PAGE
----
When students return to campus, there will be three additional student focus groups providing assistance on campus.
The first will provide COVID-19 case support for the outreach services department and work with the Youngstown health department. The second, the “Penguin Patrol,” will work throughout campus to “positively reinforce” health and safety guidelines in public areas such as hallways including social distancing, washing hands and face coverings, she said.
The third group, “Pete’s Clean Team,” will assist janitorial and maintenance staff to ensure study lounges and public areas will be cleaned and maintained in accordance with guidance from the Centers for Disease Control and Prevention, she said. The team also will help make sure the classroom sanitation stations will be supplied.
The federal coronavirus relief bill provided funds to assist YSU with covering additional expenses related to reopening during the pandemic, Tressel said. “Unfortunately, who knows how long this situation will last,” he said.
In addition, a contract tracer hired by Youngstown will work with YSU and the city, she said. “Because the campus creates unique situations for contract tracing, the city agreed to hire a specific employee to work with the campus as well as the surrounding counties,” she said.
The Missouri Valley Football Conference, the conference in which YSU plays football, has moved conference games to the spring, director of intercollegiate athletics Ron Strollo told the board. The Horizon League, in which YSU fields teams in basketball and other sports, has delayed all fall sports to Oct. 1, though that could change, he advised.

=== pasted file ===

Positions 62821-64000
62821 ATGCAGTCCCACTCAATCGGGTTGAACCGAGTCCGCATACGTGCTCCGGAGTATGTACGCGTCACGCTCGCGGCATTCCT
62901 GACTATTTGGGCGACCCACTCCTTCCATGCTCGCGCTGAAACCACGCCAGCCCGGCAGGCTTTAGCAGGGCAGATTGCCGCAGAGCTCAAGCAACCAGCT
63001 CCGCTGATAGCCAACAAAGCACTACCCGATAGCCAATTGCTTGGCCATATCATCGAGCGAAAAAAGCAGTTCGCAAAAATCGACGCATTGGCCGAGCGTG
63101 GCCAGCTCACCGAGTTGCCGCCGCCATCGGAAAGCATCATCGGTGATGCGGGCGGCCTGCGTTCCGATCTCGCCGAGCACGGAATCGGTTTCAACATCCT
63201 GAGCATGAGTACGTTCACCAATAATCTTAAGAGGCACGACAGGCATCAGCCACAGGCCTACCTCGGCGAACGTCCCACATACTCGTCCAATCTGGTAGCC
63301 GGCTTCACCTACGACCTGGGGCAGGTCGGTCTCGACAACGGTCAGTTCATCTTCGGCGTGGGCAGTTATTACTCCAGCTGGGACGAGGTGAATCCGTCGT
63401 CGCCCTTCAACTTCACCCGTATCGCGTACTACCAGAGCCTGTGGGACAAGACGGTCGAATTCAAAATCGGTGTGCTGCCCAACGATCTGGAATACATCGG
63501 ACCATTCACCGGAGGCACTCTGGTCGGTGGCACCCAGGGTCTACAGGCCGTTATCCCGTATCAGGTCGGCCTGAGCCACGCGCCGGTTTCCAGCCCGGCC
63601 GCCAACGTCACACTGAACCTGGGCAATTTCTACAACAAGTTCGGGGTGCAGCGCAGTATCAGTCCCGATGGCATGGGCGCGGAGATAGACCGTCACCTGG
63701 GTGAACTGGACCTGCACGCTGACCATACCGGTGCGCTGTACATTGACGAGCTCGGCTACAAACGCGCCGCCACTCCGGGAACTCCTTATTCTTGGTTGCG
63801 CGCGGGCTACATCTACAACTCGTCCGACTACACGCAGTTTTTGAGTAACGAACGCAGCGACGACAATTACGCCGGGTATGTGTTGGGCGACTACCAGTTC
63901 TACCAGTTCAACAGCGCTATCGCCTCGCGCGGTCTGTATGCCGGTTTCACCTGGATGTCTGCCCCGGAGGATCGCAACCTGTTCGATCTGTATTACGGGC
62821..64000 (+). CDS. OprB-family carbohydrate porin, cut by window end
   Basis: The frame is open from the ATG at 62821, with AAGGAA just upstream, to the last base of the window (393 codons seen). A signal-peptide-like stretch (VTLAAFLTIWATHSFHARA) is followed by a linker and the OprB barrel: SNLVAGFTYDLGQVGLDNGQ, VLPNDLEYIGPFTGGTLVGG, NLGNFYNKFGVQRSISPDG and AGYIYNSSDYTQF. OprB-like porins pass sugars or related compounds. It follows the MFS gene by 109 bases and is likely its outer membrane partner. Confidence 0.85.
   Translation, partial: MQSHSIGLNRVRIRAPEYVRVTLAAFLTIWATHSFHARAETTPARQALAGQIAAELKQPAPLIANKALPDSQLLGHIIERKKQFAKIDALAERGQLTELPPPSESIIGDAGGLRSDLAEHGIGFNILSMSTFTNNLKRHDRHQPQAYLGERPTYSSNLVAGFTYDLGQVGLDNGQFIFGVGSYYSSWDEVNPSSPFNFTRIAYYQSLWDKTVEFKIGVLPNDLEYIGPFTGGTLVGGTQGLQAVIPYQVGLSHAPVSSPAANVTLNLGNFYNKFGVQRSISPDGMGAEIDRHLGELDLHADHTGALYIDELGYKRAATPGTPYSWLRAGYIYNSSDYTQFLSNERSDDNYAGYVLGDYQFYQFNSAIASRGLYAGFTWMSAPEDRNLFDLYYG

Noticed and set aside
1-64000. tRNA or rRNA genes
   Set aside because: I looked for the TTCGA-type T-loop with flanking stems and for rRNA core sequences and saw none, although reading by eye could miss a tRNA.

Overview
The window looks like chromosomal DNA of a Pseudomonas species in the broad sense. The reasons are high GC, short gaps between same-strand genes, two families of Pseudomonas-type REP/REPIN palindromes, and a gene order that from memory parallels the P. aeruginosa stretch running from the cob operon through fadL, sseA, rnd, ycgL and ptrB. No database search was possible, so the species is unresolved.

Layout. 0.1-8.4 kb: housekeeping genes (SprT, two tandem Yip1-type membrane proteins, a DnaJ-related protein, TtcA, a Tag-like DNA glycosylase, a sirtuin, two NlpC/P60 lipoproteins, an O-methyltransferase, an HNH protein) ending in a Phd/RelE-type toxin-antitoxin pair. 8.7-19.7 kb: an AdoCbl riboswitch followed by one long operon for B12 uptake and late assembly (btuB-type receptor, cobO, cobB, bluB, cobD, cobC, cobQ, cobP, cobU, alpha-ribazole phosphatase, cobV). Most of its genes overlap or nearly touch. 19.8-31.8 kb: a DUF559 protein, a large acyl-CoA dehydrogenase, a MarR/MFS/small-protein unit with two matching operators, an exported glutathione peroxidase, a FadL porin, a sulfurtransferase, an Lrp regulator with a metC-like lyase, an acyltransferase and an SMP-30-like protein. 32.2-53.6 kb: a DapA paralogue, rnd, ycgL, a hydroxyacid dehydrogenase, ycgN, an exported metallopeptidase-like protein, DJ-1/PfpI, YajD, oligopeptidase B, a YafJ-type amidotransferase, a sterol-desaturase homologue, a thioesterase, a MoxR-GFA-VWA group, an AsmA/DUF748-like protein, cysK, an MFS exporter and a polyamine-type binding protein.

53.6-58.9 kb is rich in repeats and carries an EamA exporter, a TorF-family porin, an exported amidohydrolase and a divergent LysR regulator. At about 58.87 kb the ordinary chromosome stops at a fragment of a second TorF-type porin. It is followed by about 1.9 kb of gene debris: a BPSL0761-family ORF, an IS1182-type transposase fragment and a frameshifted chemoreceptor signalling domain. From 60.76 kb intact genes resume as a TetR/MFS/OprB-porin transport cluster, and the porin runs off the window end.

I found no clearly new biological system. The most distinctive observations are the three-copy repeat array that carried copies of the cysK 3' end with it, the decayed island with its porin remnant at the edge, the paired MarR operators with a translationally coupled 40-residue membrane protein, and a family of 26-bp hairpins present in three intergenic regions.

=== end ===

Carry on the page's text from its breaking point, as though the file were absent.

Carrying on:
Starting with 60 student athletes on campus as of June 1, some 200 are on campus now, Strollo reported.
The athletic department has been working with student athletes since June 1, he said. Part of that effort is a weekly questionnaire that assesses how they are doing in the classroom, in their sport and in terms of mental health. Those assessments have been used to put together frequently asked questions documents.
Student athletes also were informed that they had the opportunity to opt out without any retaliation or any loss of scholarship, he said.
Tressel briefly previewed his State of the University address, which will be streamed on Facebook and YouTube at 10 a.m. Wednesday.
Tressel told the trustees that he would tell the university community that YSU “would become better than we’ve ever been through this adversity.” He plans to send the message that YSU would be “a safe place” this fall but emphasize that everyone will need to work together for the university’s plans to succeed.
“We can’t come back to campus and think that it’s going to be college as usual,” he said. “We’re going to have to work together to do it the way that this moment calls for.”
Before the pandemic, YSU trustees recognized there were going to be “significant challenges” in the fiscal 2021 budget, and “urgent changes” would need to be made. The pandemic intensified those challenges, said board chairwoman Dr. Anita Hackstedde.
“I think we can all say, and I speak on behalf of the trustees, that I’m very impressed and proud of all the hard work and dedication that we’ve seen from our entire Penguin family, from our administrative team and leadership to our staff and to our faculty has been outstanding,” Hackstedde said.
“We know that you’re ensuring the safe return of our students and to others to our campus and that you will make this academic year a successful year and contribute to the viability of our university. And it’s important to note that you’re the reason why we’re all Y and proud and why I know that we’ll stay Y and strong.”
Copyright 2023 The Business Journal, Youngstown, Ohio.